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Schumpeterian growth and endogenous business cycles

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  • Kerk Phillips
  • Jeffrey M. Wrase

Abstract

This paper contains a dynamic general equilibrium model with an endogenous process for growth and business cycles driven partly by technological discovery and diffusion. The model integrates two branches of the literature. One is literature on Schumpeterian, or "quality ladder," models, in which growth is driven endogenously by attempts to innovate in order to capture monopoly rents and in which the focus is on low-frequency fluctuations in variables. The other is the real business cycle literature, in which the focus is on high-frequency fluctuations driven by exogenous productivity shocks. The model in this paper has Schumpeterian-style low-frequency fluctuations stemming from technological discovery in the form of random successes in endogenous research and development efforts. Diffusion of innovations in applied research into basic know-how, along with random shocks to productivity, drives high-frequency fluctuations. Properties of high- and low-frequency fluctuations in data d rawn from simulations of a parameterized version of the model are compared to like properties of data drawn from the postwar U.S. economy. The model accounts for key properties of actual data without heavy reliance on the exogenous, highly persistent, and volatile shocks to productivity typically used in real business cycle analysis.

Suggested Citation

  • Kerk Phillips & Jeffrey M. Wrase, 1999. "Schumpeterian growth and endogenous business cycles," Working Papers 99-20, Federal Reserve Bank of Philadelphia.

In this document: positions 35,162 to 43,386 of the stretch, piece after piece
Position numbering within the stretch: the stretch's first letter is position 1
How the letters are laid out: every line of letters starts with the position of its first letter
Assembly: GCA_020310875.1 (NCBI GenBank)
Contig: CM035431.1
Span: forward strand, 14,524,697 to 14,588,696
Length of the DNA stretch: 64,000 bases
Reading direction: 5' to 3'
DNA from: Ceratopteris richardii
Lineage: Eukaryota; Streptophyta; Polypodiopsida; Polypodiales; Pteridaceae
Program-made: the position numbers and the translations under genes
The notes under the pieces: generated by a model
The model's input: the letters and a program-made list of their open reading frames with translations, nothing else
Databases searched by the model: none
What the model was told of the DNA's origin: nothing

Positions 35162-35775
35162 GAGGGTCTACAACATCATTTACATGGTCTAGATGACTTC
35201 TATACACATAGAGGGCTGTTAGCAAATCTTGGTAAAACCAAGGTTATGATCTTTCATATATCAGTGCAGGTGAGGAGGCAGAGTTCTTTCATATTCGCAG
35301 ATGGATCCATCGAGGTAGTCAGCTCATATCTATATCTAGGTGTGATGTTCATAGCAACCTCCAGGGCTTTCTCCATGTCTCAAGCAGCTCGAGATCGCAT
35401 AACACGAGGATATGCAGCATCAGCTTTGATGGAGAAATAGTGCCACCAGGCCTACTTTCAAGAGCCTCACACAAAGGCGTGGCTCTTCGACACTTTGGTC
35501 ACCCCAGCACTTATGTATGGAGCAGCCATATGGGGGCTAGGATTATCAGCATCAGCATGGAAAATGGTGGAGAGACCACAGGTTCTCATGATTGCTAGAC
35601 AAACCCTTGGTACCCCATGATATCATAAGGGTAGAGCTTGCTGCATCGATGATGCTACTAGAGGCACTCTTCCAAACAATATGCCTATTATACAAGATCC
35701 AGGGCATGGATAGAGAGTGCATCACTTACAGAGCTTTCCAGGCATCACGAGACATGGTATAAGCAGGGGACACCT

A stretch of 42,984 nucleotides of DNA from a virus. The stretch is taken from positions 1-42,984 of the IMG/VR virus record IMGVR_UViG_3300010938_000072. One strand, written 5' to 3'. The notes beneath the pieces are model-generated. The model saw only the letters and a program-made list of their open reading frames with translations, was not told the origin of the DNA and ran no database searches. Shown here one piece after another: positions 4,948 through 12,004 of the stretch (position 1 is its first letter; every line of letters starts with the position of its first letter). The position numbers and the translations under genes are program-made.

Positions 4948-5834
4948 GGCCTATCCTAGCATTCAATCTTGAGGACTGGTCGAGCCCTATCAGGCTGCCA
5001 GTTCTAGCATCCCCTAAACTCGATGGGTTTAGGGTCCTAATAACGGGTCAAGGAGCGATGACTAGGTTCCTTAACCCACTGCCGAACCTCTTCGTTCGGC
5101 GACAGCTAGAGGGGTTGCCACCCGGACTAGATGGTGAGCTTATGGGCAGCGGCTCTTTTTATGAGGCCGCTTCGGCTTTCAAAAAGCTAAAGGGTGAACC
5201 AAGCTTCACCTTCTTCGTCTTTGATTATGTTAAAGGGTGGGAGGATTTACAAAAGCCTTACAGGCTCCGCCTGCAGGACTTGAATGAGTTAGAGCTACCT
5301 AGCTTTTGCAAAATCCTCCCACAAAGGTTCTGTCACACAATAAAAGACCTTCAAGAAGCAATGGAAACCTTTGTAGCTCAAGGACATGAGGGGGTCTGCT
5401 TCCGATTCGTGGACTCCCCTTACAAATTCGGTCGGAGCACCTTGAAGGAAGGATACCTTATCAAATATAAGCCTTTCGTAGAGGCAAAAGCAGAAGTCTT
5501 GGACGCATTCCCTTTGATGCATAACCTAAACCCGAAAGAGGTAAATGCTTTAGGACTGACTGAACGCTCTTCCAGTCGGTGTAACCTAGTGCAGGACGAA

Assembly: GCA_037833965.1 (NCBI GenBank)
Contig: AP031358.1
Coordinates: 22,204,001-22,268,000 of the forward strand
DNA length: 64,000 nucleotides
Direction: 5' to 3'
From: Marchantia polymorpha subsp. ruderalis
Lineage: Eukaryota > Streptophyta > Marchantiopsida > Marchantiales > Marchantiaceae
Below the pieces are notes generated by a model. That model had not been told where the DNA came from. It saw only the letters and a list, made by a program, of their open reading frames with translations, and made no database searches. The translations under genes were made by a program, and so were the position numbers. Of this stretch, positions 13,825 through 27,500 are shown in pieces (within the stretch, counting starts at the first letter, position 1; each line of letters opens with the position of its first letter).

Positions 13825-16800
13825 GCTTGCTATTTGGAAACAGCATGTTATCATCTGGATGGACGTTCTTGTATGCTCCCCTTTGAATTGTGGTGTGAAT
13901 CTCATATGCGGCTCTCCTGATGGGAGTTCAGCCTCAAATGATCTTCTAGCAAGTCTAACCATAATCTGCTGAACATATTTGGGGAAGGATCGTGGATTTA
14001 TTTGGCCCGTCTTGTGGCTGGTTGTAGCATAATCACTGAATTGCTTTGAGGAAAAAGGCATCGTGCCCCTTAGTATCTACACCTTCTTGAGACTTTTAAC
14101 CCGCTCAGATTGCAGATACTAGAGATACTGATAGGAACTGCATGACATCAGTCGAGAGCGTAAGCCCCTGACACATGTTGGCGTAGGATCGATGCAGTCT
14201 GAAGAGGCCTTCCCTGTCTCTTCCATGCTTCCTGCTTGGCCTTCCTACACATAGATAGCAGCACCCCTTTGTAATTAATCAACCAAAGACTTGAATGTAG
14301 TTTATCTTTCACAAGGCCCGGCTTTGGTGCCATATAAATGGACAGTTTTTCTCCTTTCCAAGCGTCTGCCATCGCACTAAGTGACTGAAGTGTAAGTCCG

• Handle: RePEc:fip:fedpwp:99-20
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    References listed on IDEAS

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    1. Aghion, Philippe & Howitt, Peter, 1992. "A Model of Growth through Creative Destruction," Econometrica, Econometric Society, vol. 60(2), pages 323-351, March.
    2. Gene M. Grossman & Elhanan Helpman, 1991. "Quality Ladders in the Theory of Growth," Review of Economic Studies, Oxford University Press, vol. 58(1), pages 43-61.
    3. Canova, Fabio, 1998. "Detrending and business cycle facts," Journal of Monetary Economics, Elsevier, vol. 41(3), pages 475-512, May.
    4. Kydland, Finn E & Prescott, Edward C, 1982. "Time to Build and Aggregate Fluctuations," Econometrica, Econometric Society, vol. 50(6), pages 1345-1370, November.
    5. Ozlu, Elvan, 1996. "Aggregate economic fluctuations in endogenous growth models," Journal of Macroeconomics, Elsevier, vol. 18(1), pages 27-47.
    6. David Andolfatto & Glenn MacDonald, 1998. "Technology Diffusion and Aggregate Dynamics," Review of Economic Dynamics, Elsevier for the Society for Economic Dynamics, vol. 1(2), pages 338-370, April.
    7. Long, John B, Jr & Plosser, Charles I, 1983. "Real Business Cycles," Journal of Political Economy, University of Chicago Press, vol. 91(1), pages 39-69, February.
    8. Schlagenhauf, Don E. & Wrase, Jeffrey M., 1995. "Liquidity and real activity in a simple open economy model," Journal of Monetary Economics, Elsevier, vol. 35(3), pages 431-461, June.
    9. Segerstrom, Paul S & Anant, T C A & Dinopoulos, Elias, 1990. "A Schumpeterian Model of the Product Life Cycle," American Economic Review, American Economic Association, vol. 80(5), pages 1077-1091, December.
    10. Collard, Fabrice, 1998. "Spectral and persistence properties of cyclical growth," Journal of Economic Dynamics and Control, Elsevier, vol. 23(3), pages 463-488, November.
    11. Scott Freeman & Dong-Pyo Hong & Dan Peled, 1999. "Endogenous Cycles and Growth with Indivisible Technological Developments," Review of Economic Dynamics, Elsevier for the Society for Economic Dynamics, vol. 2(2), pages 402-432, April.
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    Cited by:

    1. Pakko Michael R., 2005. "Changing Technology Trends, Transition Dynamics, and Growth Accounting," The B.E. Journal of Macroeconomics, De Gruyter, vol. 5(1), pages 1-42, December.

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    Keywords

    Business cycles;

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